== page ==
Mean Girls: The Musical (2024) Movie Review – Pretty and Plastic

Pretty and Plastic

Tina Fey’s cult classic, Mean Girls is back. It’s pretty, and it feels made of plastic. The book turned film, turned Broadway musical, now has a film adaptation- of the musical adapted from the movie. Was that as dizzying to read as it was to write? The ‘new’ take delivers high-quality production and glimmering vocal performances. It gets too lost in nostalgia though, to truly capture what made the original Mean Girls so great.

A piece of the crown

The musical movie adaptation has a budget of $36 million, and seems to use every dollar on the theatrical production. The lighting feels ‘upgraded’ to the point of being its own joke, cueing songs with a purposeful lack of subtlety. The dance numbers are encompassing and often brilliantly choreographed. As far as musicals alone go, Mean Girls deserves high marks for talent and overall quality.

One particular dance number, during the Halloween house party, showcases some truly cool effects from the mob of dancers. From seeming to vibrate in place to ducking down to isolate Regina, Aaron, and Cady, it is a memorable number.

The set design around the ‘Revenge Party’ song is elaborate and undeniably fabulous. That sequence also utilizes more technically difficult camera movements that feel true to the ‘bigness’ the film is going for.

Most (if not all) of the old comedic moments from the 2004 movie are revisited. While many don’t carry the weight of the original, there are a few fresh jokes to chortle at. Many of them involve social media and most are re-workings of the old beats.

The vocal performances are another major highlight. Avantika Vandanapu kills it as Karen. Reneé Rap reprises her role as Regina from the Broadway show. While she has an exaggerated, breathy tambour, her tone is incredible. Auli’i Cravalho (voice of Moana) steals the show as Janice. However, her charm and vocal chops can’t quite save this mean girl simulacrum.

The Burn Book

Beyond the generation-defining humor, what made the original Mean Girls stand out was its pointed take on young womanhood and feminism. Its world felt lived in. The struggles felt real. The musical feels like an overexcited recap of the original. With so many jokes to retell, so many emotional story beats to hit, along with needing to make time for songs, it is hard to catch a breath and actually feel the story unfold.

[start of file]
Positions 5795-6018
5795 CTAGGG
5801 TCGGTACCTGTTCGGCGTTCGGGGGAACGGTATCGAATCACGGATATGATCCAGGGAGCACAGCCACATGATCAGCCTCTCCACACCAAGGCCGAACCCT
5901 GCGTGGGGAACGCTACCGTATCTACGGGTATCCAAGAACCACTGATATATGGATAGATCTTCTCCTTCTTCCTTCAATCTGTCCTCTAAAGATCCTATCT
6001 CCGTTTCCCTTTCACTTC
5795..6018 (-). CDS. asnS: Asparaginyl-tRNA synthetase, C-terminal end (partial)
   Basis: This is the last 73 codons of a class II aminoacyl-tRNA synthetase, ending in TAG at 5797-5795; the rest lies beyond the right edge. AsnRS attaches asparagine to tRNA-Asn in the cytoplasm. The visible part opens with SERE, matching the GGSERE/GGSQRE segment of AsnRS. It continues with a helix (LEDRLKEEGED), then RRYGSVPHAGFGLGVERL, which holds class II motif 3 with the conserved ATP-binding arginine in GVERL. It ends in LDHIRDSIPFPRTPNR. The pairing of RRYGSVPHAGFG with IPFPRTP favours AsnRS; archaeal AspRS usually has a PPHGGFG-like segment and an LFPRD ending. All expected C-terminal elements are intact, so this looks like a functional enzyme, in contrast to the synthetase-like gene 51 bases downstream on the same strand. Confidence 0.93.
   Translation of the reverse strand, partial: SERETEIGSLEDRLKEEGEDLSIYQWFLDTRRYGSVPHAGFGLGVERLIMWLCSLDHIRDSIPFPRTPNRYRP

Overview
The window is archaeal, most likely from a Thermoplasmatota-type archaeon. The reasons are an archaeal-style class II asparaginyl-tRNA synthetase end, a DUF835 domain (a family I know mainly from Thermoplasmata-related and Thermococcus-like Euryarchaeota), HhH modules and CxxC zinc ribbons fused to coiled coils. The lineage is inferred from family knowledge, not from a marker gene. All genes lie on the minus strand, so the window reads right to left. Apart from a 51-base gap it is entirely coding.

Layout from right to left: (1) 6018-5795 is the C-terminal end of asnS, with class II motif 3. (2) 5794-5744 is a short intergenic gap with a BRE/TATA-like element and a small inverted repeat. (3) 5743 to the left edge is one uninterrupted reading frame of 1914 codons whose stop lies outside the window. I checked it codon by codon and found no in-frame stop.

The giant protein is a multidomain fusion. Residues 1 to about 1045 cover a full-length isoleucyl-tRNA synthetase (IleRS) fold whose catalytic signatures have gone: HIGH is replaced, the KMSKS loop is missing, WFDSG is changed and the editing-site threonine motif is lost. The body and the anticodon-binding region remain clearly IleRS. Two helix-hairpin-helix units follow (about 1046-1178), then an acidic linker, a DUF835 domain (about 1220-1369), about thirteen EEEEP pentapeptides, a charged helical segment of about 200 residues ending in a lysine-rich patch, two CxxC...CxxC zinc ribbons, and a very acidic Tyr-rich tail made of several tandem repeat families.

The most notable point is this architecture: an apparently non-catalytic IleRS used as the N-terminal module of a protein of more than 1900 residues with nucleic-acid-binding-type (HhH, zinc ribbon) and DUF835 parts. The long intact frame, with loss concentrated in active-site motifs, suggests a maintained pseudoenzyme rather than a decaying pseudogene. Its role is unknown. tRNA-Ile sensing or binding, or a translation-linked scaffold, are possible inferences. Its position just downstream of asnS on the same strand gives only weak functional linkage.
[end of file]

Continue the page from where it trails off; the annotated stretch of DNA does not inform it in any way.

2004-Cady’s old flannel and cargo pants oozed real life. However, the high fashion all over the 2024 North Shore High School takes away a sense of realism. While it does capture the gen-z, social media influencer aesthetic, it leans into the look enough to detract from the relevance of the original. 2024-Cady’s flannel and leggings feel like a costume compared to everyone else’s vibrant fashion. It even makes the wardrobe of ‘the plastics’ feel underwhelming. Given the undeniable grief younger people are forced to deal with in the social media age, it’s telling that the ultra-modern elements of this remake add nothing to the conflict.

Leaning into the glamor highlights the major issue with the film. Mean Girls is too important to receive a show-tune makeover. The original has so much to say about growing up, about being a woman, and about being a good person. The musical feels so caught up in the moments of “remember Glenn Coco?!” that there’s no time to actually feel what made the original so good. It was the emphasis on reality that made it so funny and relatable. The performances were nuanced and often played as serious. This musical has trouble establishing a sense of reality and the transitions from the ‘real world’ to the singing world are often muddled and inconsistent.

Final Thoughts

Mean Girls (2024) went all out in music and dance. Even with basically double the budget though, the remake couldn’t break into the same iconic territory as the original. Given the endless slew of middling remakes and reboots, does it even come as a surprise? It must be saying something when a remake of a 20-year-old film makes a reviewer who’s less than 30 years old feel nearly geriatric, reminiscing about the good ole days of original cinema.

What do you think? Was the new Mean Girls a glorious musical revival, or just another nostalgic, self-referential cash grab? Let us know in the comments below!


Read More: Mean Girls: The Musical Ending Explained

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  • Verdict - 6.5/10

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